Sunday 12 April 2009

Recession - the rise of a new consumer?

There was a bold statement in the latest Marketing Week. In an article entitled “Why communities will shape a new caring and sharing era”, Charles Vallance of VCCP stated that

"[The] age of consumerism is dead! Welcome to a
new era of premodernism where we will all strive to live within our means"

There is no denying that people are not currently consuming at previous levels, some out of necessity with a loss of income, but actually most simply out of fear – not knowing what is to come in the next few months.
I think however that describing this as a new era could be a little overstated.
In the book "No Logo" by Naomi Klein she relates how in the early 1990’s recession, Bob Stanojev, then Director of consumer products marketing at Ernst and Young stated

"If one or two powerhouse consumer products companies start to cut prices for good, there’s going to be an avalanche. Welcome to the value generation"

This was in reaction to Philip Morris stating that it was to cut the price of iconic brand Marlboro by 20% to compete with bargain brands which were increasingly attractive to recession hit consumers and were eating into its market. During this time, from the start of the recession in 1990 to 1993 brands such as Wal-Mart’s Great Value range nearly doubled their market share as consumers hard hit by the recession were shopping around.

The same book reports how Cincinnati journalist Shelly Reese stated that

"Americans [] aren’t pushing grocery carts of Perrier down the aisles anymore. Instead they’re [] manoeuvring carts full of Kroger Co.’s Big K Soda. Welcome to the private label decade."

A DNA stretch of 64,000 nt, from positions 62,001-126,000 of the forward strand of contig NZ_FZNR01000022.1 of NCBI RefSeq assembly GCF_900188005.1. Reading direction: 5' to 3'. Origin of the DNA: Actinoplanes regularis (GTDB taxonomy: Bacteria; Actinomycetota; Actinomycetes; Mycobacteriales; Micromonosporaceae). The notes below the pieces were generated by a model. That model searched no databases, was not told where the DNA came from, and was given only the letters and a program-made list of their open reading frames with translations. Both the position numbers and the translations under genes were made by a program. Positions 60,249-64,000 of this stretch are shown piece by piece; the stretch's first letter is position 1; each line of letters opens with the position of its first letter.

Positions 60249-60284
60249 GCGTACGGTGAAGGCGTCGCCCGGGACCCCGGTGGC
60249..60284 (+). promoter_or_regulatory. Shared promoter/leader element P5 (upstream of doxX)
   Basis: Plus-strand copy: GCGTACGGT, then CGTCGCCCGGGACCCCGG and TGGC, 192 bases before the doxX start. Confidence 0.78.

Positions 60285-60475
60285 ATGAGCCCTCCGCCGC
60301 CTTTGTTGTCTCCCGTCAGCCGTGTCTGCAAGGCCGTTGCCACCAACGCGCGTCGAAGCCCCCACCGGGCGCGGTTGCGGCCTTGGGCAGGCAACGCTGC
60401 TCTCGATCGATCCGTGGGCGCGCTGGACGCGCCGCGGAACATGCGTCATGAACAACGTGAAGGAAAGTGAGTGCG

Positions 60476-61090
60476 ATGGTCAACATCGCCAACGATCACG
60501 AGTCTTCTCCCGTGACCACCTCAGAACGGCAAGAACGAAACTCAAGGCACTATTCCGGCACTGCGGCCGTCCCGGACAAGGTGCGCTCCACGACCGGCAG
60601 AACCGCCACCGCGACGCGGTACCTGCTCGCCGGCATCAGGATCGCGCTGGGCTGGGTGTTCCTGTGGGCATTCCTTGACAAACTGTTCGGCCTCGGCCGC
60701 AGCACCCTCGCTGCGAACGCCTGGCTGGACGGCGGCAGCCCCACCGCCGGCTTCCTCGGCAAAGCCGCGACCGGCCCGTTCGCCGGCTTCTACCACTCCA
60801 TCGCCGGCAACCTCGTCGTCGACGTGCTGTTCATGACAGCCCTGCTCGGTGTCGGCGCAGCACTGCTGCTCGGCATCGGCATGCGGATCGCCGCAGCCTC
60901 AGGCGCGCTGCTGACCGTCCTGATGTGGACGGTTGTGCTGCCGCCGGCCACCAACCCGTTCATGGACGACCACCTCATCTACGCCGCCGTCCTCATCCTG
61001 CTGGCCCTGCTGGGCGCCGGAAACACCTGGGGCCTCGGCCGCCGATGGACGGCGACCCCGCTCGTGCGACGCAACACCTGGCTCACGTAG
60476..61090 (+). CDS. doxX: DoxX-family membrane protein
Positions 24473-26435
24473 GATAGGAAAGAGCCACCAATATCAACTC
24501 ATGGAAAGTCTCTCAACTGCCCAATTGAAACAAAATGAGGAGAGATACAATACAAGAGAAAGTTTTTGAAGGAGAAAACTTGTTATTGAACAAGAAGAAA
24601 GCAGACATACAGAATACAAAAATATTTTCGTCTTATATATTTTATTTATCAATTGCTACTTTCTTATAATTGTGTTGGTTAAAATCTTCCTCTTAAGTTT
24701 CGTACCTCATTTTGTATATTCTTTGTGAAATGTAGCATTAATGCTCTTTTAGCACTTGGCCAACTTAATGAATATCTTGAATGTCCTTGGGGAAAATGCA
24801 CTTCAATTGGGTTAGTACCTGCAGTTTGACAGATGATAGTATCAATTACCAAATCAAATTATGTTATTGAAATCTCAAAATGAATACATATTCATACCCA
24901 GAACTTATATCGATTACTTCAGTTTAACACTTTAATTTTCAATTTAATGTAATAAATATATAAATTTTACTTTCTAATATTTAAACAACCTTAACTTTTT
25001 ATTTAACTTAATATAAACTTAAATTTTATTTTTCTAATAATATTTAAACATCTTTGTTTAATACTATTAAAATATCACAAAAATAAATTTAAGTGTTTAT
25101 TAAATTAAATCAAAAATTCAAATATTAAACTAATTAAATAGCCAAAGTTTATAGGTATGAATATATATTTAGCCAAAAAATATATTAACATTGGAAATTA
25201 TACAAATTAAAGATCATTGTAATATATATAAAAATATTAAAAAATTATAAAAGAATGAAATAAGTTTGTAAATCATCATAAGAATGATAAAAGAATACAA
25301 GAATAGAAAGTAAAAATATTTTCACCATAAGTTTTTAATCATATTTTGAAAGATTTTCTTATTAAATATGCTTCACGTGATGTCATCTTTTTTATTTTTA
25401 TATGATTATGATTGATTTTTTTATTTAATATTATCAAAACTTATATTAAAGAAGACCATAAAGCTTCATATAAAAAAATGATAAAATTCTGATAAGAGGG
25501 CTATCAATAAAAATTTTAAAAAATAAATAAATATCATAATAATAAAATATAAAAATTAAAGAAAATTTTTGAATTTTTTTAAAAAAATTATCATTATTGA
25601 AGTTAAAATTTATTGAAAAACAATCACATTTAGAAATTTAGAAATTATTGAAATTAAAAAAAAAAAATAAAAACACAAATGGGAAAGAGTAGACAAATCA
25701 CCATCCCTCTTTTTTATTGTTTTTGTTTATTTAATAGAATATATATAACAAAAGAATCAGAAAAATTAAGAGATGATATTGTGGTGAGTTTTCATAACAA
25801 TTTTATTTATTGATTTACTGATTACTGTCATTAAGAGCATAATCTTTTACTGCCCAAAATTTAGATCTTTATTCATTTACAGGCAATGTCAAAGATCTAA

Sales of branded water however went on to increase 9% year on year and within 6 years was a $3.4bn industry.
It would seem that there is precedent for people calling time on consumerism during recessions.
The Marketing Week article also made a comparison between the current behaviours of thrift and frugality and the attitudes of people 50 years ago when these behaviours were rife.

The difference however between now and then is that the attitudes of 50 years ago were born of an era of rationing, running from 1940 till 1954 – a period of almost 15 years - and so a whole generation was brought up with behaviours of making do.

When clothes rationing meant that a single coat purchase could use up to a years worth of clothing ratio
ning points, it’s no surprise that people repaired and reused clothing.
I don’t think people will be going back to a period of powdered eggs and darning socks though - we are in a completely different situation.
Looking at the history of recessions in the UK, they typically last around 2 years in terms of the official definition and around 3.5 years (13-14 qtrs) to recover to the GDP position before it started.

During the worst recession we’ve had in the UK in last 50 years in terms of GDP decline – a massive decline of 6.1% - which ran from 1980-82,
unemployment rose to 11.9% of the working population, meaning over 88% of people employed at the start were still employed when it finished.

This means the issue of thrift is typically not one of income for most people and so isn’t driven out of necessity.

Some apparent signs of thrift aren’t really related to the recession at all and are simply natural extensions of trends from the last decade.
People sight the growing demand for allotments and grow your own as evidence of peoples desire to save pennies. However this is really the natural progression from the green movement and the healthy eating movement. Whether it’s because of food miles or a requirement for organic food, the demand for allotments has more to do with trends from the previous boom period than with the current recession.